Beer as I was experiencing it in the 90's was politicised by the fall-out from a perceived betrayal delivered in the Beer Orders, and schadenfreude when the big national brewers were themselves devoured when they wandered onto the radar of the multinational conglomerates, so maybe after all there was some good in those Beer Orders. I'd never experienced the kind of community where the local brewery supplied all the local pubs, except in Germany, where the Waldniel-based Schloss Brauerei supplied virtually every pub and restaurant in the area - when a new bar opened selling 'foreign' beer (Bitburger) locals were dumbfounded.

However, as Arnot narrates his adventures, there's little in the way of rancor, the sound of grinding axes, or glee. There are some funny coincidences, too. I recalled Matt Wickham telling me that, during a refurbishment of the Evening Star in Brighton a couple of years back, a load of breweriana was discovered in the attic. Turns out the Star was once a Tamplin's house, and the stuff must have lain there for over 40 years. I wonder if Arnot knew about that when wrote about Tamplin's?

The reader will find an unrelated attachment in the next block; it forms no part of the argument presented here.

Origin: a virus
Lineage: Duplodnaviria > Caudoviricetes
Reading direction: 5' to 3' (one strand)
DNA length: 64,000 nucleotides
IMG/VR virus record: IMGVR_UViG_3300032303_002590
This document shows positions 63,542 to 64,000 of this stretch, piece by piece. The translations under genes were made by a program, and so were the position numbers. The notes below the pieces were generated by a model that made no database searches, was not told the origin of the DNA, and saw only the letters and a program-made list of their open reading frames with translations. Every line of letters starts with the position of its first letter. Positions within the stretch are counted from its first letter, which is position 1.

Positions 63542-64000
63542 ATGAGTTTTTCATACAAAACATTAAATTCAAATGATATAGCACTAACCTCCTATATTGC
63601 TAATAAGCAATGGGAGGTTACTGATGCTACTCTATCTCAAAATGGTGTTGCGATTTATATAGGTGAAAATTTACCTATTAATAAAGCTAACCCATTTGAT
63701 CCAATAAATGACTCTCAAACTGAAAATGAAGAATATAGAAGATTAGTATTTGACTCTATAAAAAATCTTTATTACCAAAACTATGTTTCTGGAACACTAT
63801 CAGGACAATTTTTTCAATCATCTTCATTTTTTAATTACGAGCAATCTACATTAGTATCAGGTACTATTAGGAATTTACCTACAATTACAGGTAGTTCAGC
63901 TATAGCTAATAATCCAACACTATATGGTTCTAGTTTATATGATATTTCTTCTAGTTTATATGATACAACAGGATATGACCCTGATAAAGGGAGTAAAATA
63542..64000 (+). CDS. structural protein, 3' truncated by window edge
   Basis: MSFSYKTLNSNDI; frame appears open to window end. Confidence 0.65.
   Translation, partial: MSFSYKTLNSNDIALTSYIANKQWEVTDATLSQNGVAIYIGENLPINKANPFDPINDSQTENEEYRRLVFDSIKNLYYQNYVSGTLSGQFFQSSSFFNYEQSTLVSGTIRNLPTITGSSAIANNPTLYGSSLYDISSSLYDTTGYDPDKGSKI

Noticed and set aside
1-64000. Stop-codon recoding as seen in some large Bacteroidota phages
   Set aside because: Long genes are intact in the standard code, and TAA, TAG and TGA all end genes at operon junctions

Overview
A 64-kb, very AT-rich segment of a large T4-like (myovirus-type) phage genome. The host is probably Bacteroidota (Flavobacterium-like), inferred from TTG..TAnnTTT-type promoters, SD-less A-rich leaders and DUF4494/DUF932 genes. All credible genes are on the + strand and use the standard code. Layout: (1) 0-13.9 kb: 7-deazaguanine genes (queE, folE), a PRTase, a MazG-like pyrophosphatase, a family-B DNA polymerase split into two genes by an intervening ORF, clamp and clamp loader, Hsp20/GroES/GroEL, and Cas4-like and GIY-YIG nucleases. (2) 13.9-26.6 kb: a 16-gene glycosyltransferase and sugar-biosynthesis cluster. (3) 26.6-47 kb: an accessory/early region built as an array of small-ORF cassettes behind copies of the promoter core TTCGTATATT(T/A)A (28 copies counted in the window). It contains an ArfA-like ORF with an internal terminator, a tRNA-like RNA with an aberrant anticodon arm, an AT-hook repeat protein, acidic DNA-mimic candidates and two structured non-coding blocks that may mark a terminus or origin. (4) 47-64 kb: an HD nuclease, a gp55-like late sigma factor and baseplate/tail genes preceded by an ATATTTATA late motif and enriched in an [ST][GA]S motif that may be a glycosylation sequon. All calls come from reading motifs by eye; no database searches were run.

While this book isn't a forensic examination of the decline of the small brewer in the late 20th Century, neither does it wallow in dewy-eyed nostalgia. It does relate the human cost of brewery closures which to be fair I imagine CAMRA would have been pointing out when they were campaigning against the later loss of brewers like Vaux. He also manages to nod towards the new brewing scene, which in some cases has been a result of brewery staff dumped from their jobs starting from scratch out of a belief in local beer.

Of course, British brewing will probably never again be the exclusive domain of huge, often family-operated businesses with tied estates running into hundreds of pubs. The challenges to the new brewers seem to be more about selling a massively taxed product to hard-to-access markets, and the neo-prohibitionist attack on drinking. It's hard to imagine any of the new brewers wanting to emulate a Young's, or Gales or Tetley. So this book is a useful reminder of what we lost, and maybe a caution to be careful what we wish for.

'Britain's Lost Breweries And Beers'
By Chris Arnot
Published by Aurum Press, 194pp
ISBN: 978-1-78131-002-1
RRP: £25, but Amazon (assuming you aren't boycotting them) have it for £16.99 at the moment.